When are they old enough for BOSS?

Discussion in 'Feeding & Watering Your Flock' started by Our7Wonders, Sep 15, 2010.

  1. Our7Wonders

    Our7Wonders Out Of The Brooder

    My chicks are 7 weeks old. One of my red stars has developed a nasty habit of plucking feathers from her flock mates, and she eats them too. She runs from one to another just pulling out their feathers and raising all sorts of chaos. I read that it can be a protein issue and that BOSS and some scrambled eggs might help. I'm certainly willing to try - if I can't make it stop I'll have to get rid of her, she's just not very nice at all.

    I question it as a protein issue only because she is the ONLY one who seems to be doing this, but, again, I'm willing to give it a shot. At 7 weeks are they ready for something like that? If not, at about what age might they be able to handle them?

    TIA,
    Debbi


    ETA: I could have sworn they were 7 weeks but I checked the calendar and they are only 6!! Time goes faster that what I expect, not the other way around!
     
    Last edited: Sep 15, 2010
  2. Mervin

    Mervin Chillin' With My Peeps

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    That should be fine. I've given them boss at less than month. Just make sure they have grit of some kind.

    Think of it this way like this. If they were being raise by momma naturally, they'd being eating all kinds of seeds and whatever else they could find on the ground.
     
  3. Our7Wonders

    Our7Wonders Out Of The Brooder

    Thank you, Mervin!! That's helpful!

    Debbi
     
  4. mikki717

    mikki717 My Drug of Choice- Chickens

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    I recently introduces BOSS to my adult girls, and they had some issues at first. I thought it was because the seed is too big to just swallow. Will youngsters swallow them whole?
     
  5. OregonChickenGal

    OregonChickenGal Chillin' With My Peeps

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    You may just have a hen that's a feather eater, like mine. She is healthy and gets plenty of calcium and protein, but aggressively pulls and eats feathers. She had gotten so bad, that I permanently separated her to her own coop and run. The flock is much happier now. When she was in with them, she would actually pull another hen backwards, trying to get the feather out. The rest of the hens would run and hide in the coop. It really hurt the egg laying. The only reason I didn't get rid her, is because she's such an excellent layer.
     
    Last edited: Sep 15, 2010
  6. Mervin

    Mervin Chillin' With My Peeps

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    Quote:Chickens really don't chew things in the sense that you're used to. While they do have a mechanical action that grinds up their food, it is not traditional chewing. So, yes, youngsters will swallow the seeds whole to get them into their crop. It is beyond the crop where the mechanical action of the gizzard begins to grind the food (akin to human chewing). Incidentally, there is a chemical action, like our stomach, that occurs before grinding (kind of the reverse of humans). The Univ. of Kentucky extension office does a much better job of explaining chicken digestion than I.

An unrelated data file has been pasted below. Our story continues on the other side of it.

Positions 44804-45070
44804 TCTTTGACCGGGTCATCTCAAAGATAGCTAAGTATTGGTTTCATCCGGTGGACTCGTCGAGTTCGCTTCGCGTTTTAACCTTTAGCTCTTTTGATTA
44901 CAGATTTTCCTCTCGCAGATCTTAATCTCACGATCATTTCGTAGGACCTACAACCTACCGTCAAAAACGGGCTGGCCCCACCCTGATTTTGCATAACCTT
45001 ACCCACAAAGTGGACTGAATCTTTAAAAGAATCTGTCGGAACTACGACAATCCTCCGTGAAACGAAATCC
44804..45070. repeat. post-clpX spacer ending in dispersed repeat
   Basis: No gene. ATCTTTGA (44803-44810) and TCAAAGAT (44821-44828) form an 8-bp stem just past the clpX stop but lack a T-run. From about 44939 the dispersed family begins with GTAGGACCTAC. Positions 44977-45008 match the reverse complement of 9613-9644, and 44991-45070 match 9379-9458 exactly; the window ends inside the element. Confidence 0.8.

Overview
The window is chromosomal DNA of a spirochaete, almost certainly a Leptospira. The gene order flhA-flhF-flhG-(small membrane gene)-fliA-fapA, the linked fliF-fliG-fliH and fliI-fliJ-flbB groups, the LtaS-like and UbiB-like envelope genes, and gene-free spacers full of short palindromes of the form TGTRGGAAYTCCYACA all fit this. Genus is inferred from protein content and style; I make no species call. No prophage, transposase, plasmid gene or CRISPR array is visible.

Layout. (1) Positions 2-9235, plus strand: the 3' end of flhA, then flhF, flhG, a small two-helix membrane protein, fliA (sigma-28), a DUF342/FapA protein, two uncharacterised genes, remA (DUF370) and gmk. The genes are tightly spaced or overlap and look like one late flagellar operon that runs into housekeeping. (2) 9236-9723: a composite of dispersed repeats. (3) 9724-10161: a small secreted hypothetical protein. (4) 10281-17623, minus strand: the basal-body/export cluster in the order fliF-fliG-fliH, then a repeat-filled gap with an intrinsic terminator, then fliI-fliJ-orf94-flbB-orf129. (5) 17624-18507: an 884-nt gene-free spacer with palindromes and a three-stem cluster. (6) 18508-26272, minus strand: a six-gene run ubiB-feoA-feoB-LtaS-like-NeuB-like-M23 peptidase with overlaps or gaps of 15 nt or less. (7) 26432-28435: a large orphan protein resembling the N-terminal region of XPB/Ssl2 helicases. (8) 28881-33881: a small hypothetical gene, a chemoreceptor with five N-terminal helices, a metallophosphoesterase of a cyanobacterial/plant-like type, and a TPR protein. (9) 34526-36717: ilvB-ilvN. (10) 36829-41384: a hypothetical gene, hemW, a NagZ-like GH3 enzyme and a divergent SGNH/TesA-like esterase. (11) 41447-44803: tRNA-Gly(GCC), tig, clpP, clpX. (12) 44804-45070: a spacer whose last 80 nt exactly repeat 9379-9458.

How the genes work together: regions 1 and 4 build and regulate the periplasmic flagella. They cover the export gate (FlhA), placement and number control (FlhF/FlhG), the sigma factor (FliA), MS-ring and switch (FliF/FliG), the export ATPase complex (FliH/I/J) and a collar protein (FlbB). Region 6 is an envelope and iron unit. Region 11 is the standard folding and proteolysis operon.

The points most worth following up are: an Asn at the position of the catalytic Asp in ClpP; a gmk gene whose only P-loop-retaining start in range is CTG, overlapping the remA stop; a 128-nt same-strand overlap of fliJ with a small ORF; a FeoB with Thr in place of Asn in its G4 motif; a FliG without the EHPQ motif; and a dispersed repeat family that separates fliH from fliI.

My understanding is (and I might very well be incorrect) that if a food item can be moved from the beak to the esophagus and into the crop than it is not too big. Crop impaction, as I understand it, does not occur b/c an item is too large, but rather b/c of its composition or if they eat too rapidly and "overfill" the crop. If it were too big, they simply wouldn't be able to begin to swallow it.

    Here's something else to consider. Most wild bird food compositions contain a goodly amount of BOSS. Most of the birds that feed on those compositions are a similar size or smaller than a month-old chicken. Bird anatomy being similar, I reasoned that it would probably be okay.
     
    Last edited: Sep 16, 2010
  7. Chris09

    Chris09 Circle (M) Ranch

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    There is a lot of reason for "Feather Eating"
    Boredom
    Mites
    Lack of protien
    Lack of Animal based protien

    First thing you can do is dusk all your birds for lice and mites spray down there pen with a good insect spray like Zonkit Flea Spray

    The next thing you can do is check to see if you feed has animal protein in it. If it doesn't you might want to try adding a animal protein supplement (Fish Meal or low salt Dog Food))

    As for raising the over all protein of the feed I would just switch to a good Game Bird feed one that is 20 to 28 percent protein.
    If you start adding BOSS to your existing feed you could be just diluting the feed rather than improving it.
    Most BOSS is around 16% protein and if you start adding it to a 18% protein chicken feed all you will be doing is lowering the protein of the chicken feed..

    Example -
    Lets say you are feeding a 18% protein feed and you mix in lets say 10% of a BOSS that is 16% protein.

    18% protein (Chicken Feed) ÷ 100 lbs = .18% protein per pound of feed
    16% protein (BOSS) ÷ 100 lbs = .16% protein pound of feed

    .18% protein (Chicken Feed) x 90 lbs = 16.2% protein
    .16% protein (BOSS) x 10 lbs = 1.6

    16.2% (Chicken Feed) + 1.6 (BOSS) = 17.8% protein

    Now your feed is around 17% protein instead of 18% protein..

    Now don't get me wrong, BOSS is a good supplement but not in boosting protein of a feed that is already has a protein amount above the amount of protein in BOSS..

    Chris
     
    Last edited: Sep 16, 2010

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